Pilot Autopilot Request

C

CAR

PIC

PAR

A

B

C

AE

Must filter out temporary states


Safe sequential circuits

X

Z

1

1

X

Z

2

2

-

-

-

-

-

-

X

Z

n

m

Safe Sequential Circuits

  • Clocked elements on feedback, perhaps outputs

    • Clock signal synchronizes operation

    • Clocked elements hide glitches/hazards

Logic

Network

Clock

Clock

Data

Compute

Compute

Compute

Valid

Valid


A what ed wholement

A what-edwholement?

  • Clocked or Enabled Elements

    • Flip Flops and Latches

  • “Hold on” to state until triggered to update.

  • Many kinds


B0101 time for time

http://www.ti.com/lit/ds/symlink/sn74lvc1g374.pdf


B0101 time for time

http://www.ti.com/lit/ds/symlink/sn74lvc1g374.pdf


B0101 time for time

http://www.ti.com/lit/ds/symlink/sn74lvc1g374.pdf


B0101 time for time

http://www.ti.com/lit/ds/symlink/sn74lvc1g374.pdf


Vocab

Vocab!

  • Setup – Required stability before

  • Hold – Required stability after

  • Propagation Delay – Until outputs update


Reinventing the sr latch

Reinventing the SR Latch

  • “SR” for “Set Reset”

  • Cross-coupled NOR/NAND

http://en.wikipedia.org/wiki/File:R-S_mk2.gif


Reinventing the sr latch1

Reinventing the SR Latch

  • “SR” for “Set Reset”

  • Cross-coupled NOR/NAND

http://en.wikipedia.org/wiki/File:R-S_mk2.gif


Sr latch timing

SR Latch Timing

S

R

Q

Q ̅


Design time

Design Time!

  • Invent new types of latches by adding control logic around a SR or S ̅R̅ latch

  • Treat the SR as a magic box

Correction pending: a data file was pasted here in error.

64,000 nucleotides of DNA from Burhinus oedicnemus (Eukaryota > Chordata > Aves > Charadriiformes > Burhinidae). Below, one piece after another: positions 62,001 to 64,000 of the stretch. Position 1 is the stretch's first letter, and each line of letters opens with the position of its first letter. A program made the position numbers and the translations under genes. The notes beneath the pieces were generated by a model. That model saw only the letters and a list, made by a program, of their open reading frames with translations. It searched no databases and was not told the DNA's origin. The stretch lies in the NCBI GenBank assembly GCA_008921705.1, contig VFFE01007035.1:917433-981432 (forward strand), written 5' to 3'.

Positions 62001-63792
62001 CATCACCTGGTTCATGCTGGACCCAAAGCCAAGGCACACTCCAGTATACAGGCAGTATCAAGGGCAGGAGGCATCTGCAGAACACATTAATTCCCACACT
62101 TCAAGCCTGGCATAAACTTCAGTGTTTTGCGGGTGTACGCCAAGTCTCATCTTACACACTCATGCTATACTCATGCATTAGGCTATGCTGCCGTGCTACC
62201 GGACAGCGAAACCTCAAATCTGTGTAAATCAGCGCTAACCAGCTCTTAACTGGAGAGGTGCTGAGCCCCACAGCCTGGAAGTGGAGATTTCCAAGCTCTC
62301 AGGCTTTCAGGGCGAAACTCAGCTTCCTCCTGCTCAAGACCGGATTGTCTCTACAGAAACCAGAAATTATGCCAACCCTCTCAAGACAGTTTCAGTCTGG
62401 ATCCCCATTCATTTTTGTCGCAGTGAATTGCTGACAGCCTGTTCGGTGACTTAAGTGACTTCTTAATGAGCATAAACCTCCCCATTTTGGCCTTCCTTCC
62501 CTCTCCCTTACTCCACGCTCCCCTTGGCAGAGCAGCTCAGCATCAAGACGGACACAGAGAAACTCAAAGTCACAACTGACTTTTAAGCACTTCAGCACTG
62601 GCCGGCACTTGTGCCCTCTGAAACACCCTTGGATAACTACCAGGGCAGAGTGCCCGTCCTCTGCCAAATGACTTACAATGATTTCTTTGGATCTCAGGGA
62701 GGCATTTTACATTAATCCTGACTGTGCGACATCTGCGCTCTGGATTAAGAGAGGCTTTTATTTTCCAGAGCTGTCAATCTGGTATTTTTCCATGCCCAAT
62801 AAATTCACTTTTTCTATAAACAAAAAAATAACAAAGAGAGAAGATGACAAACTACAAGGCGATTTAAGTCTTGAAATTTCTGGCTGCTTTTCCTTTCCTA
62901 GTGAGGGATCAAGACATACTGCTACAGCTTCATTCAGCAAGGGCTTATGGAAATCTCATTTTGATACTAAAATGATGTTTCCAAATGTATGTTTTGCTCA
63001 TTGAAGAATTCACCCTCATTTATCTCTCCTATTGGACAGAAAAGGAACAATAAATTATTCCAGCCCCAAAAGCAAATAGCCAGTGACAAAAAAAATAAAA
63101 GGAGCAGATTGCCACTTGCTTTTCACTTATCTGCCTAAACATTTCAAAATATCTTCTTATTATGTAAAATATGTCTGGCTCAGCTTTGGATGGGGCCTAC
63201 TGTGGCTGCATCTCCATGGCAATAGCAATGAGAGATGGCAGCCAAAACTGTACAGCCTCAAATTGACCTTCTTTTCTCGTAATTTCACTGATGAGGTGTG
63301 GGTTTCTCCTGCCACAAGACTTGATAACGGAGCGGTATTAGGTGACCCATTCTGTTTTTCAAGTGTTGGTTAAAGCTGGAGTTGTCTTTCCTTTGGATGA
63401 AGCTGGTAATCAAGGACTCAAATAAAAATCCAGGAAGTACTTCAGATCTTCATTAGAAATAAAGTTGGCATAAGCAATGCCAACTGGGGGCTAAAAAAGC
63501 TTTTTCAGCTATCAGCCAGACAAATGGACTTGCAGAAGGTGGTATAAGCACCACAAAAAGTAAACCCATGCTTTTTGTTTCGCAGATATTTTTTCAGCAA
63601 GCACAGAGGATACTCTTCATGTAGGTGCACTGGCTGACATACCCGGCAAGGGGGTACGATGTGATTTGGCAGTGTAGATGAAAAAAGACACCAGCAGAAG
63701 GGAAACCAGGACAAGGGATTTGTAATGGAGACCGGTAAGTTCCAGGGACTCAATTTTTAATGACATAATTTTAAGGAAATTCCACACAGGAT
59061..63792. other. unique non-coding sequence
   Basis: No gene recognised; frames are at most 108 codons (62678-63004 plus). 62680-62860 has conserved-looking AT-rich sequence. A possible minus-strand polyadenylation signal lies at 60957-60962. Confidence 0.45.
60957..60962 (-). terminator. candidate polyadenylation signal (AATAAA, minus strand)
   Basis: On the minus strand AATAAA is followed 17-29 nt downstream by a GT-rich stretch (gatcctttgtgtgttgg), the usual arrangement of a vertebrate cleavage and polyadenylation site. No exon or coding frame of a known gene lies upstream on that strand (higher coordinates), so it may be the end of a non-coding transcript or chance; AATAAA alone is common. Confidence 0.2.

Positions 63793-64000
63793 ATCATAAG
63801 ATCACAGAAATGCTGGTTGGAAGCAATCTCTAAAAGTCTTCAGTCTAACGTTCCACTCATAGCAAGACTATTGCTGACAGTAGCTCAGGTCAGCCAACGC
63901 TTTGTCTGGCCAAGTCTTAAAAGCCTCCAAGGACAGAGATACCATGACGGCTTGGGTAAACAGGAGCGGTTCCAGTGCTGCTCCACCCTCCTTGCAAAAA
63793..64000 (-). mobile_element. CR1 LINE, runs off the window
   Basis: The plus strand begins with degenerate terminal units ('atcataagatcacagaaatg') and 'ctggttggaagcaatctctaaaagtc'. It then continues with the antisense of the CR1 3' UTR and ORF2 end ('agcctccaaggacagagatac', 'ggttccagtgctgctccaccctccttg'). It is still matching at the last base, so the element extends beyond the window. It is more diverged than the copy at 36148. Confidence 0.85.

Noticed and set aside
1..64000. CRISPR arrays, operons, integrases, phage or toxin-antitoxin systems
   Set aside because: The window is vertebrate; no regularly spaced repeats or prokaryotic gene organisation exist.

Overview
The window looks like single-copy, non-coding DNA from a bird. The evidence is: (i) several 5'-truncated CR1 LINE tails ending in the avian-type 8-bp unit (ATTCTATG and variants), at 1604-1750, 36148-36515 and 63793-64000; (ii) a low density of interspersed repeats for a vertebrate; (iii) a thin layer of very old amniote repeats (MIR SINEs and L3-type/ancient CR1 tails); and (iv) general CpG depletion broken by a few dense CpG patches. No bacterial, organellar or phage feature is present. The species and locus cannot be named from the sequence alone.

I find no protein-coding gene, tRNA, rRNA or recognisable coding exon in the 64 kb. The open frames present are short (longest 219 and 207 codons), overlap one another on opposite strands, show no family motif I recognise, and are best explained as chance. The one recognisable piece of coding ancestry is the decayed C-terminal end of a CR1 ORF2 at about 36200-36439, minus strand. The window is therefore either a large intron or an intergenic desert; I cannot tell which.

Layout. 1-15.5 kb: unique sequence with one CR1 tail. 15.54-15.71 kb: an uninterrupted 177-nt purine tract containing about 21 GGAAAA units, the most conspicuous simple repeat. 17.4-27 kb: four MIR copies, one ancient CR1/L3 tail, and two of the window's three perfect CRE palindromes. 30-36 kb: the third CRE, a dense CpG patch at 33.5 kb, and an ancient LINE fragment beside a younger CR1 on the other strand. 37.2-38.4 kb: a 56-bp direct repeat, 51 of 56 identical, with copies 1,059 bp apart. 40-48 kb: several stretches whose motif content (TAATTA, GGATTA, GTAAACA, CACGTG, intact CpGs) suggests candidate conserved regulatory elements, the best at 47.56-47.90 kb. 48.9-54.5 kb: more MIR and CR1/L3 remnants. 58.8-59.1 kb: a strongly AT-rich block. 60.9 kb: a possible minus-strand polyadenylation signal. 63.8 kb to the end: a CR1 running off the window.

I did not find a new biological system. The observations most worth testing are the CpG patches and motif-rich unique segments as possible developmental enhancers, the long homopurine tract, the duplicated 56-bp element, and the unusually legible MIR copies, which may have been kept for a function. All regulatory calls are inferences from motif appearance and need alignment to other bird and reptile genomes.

• Create a truth table to translate your requirements to the SR’s inputs


Boreds

Boreds

  • Gated SR latch

    • Inputs “work” only while Enable is True

    • When Enable is false, S/R have no effect

  • Design a Gated D Latch

    • One Data input instead of Set Reset.

    • Output follows input while enabled

    • When Enable is false, Output holds last value

  • Smallest design? Fastest? Weirdest?


You promised a flop

You promised a Flop

  • Confusing vocab – they are similar

  • A latch is typically enabled

  • A Flip Flop is typically Clocked

  • All are forms of ‘BistableMultivibrators’


Master slave d flip flop

Master Slave D-Flip Flop

  • Two D-Latches in series with opposite polarity Enable lines

  • Pulse Triggered

    • Capture on one edge

    • Display on the other

  • Basis of Shift Registers

    • “Bucket Brigade”


Edge triggered d flip flop

Edge Triggered D-Flip Flop

  • One Data Input

  • CLOCK input, not enable

  • Captures and Displays on the same edge

  • Constructed from 3 SR latches


Edge triggered d flip flop1

Edge Triggered D-Flip Flop


Other flops

Other Flops

  • Ternary: Flip-Flap-Flop.

  • T Flip Flop

    • Toggles on each clock strobe

    • Good for cutting frequency in half

  • JK Flip Flop

    • Clocked SR flip flop that also supports toggling


Common uses

Common Uses

  • In between processing stages

  • “Debounce” inputs

    • Hide external noise / uncertainty from the inputs

  • Synchronization


  • Login